Image of snow covered trees in winter with sun low on the horizon suggesting time of the year around winter solstice

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Spoiler Alert: Many of today’s holiday traditions are rooted in ancient winter solstice celebrations and rituals which were originally pagan in nature. But today, families and kids from many belief systems enjoy the yule decorations, history, food, activities, and general warmth of a Winter Solstice observance. On the winter solstice, we experience the longest night of the year – and, therefore, the shortest day. Winter solstice festivals provide a wonderful opportunity for the family to slow down and appreciate the natural world around us.

The holiday season can be a super busy and even hectic time of year, especially when you have a family that celebrates more than one holiday during the season. This is one reason I love shifting some of my focus away from a season overwhelmed by gifting, buying, stress, and commercialism toward having a natural and nurturing celebration of the winter season.

A winter celebration doesn’t require shopping for gifts or wrapping presents, just embracing the beauty that is the winter solstice. If you’re looking to ring in winter with a fun new tradition, then these winter solstice traditions will be a great place to pick and chose what resonates with you and start a new tradition or two of your own.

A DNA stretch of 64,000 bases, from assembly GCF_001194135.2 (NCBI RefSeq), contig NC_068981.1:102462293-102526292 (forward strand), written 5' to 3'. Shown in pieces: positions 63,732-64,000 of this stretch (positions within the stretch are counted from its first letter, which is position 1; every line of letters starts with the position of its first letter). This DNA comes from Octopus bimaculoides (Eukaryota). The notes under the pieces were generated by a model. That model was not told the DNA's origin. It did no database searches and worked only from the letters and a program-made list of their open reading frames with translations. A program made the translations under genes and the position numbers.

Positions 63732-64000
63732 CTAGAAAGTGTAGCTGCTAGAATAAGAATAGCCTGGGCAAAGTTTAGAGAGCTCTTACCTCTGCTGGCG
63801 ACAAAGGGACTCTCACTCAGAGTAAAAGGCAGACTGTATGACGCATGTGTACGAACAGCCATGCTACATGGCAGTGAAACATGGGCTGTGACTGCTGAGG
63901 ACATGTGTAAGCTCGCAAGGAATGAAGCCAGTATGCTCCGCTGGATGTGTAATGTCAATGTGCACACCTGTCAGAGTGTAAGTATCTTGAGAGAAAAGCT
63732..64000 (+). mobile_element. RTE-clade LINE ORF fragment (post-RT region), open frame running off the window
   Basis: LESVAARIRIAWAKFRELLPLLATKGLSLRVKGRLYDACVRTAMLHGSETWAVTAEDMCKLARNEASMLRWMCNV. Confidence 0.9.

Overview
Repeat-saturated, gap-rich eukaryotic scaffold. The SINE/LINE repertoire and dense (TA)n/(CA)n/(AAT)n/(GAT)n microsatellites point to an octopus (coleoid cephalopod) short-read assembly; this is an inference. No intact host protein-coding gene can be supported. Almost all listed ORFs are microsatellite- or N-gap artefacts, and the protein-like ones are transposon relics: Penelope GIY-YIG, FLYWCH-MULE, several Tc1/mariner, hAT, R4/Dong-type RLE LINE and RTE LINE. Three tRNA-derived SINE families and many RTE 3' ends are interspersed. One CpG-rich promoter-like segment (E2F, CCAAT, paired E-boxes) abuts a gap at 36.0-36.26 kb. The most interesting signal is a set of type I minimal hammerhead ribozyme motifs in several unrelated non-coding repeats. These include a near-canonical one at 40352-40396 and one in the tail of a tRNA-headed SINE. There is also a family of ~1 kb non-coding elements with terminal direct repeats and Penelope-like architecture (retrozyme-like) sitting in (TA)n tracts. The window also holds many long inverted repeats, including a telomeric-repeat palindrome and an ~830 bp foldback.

Your kids will love these winter solstice traditions alongside their familiar holiday traditions, or even in place of some of them. There are many ways to celebrate the solstice season, from lighting candles to setting your intentions or enjoying a feast together to bring in a new season.

two separate landscape images of the sun very low on the horizon with snow and ice all around - suggesting winter solstice traditions

What Exactly Is The Winter Solstice?

For the northern half of Earth (the Northern Hemisphere), the winter solstice occurs annually on December 21 or 22. (For the Southern Hemisphere, the winter solstice occurs on June 20 or 21.) The winter solstice is the day with the fewest hours of sunlight in the whole year, making it the “shortest day” of the year. Thankfully, after we reach the winter solstice, the days begin to once again grow longer and longer until we reach the summer solstice—the first day of summer and the longest day of the year.

Shortest Day of the Year

Think of it this way: Although the winter solstice means the start of winter, it also means the return of more sunlight. It only gets brighter from here!

What Does The Winter Solstice Celebrate?

Humans have been observing winter solstice traditions since back to the stone age, though they might have celebrated a little differently then.

The winter solstice is a winter celebration of the sun. This special time is known as the “sun’s rebirth” and is one of the reasons why this celebration often incorporates fire and light.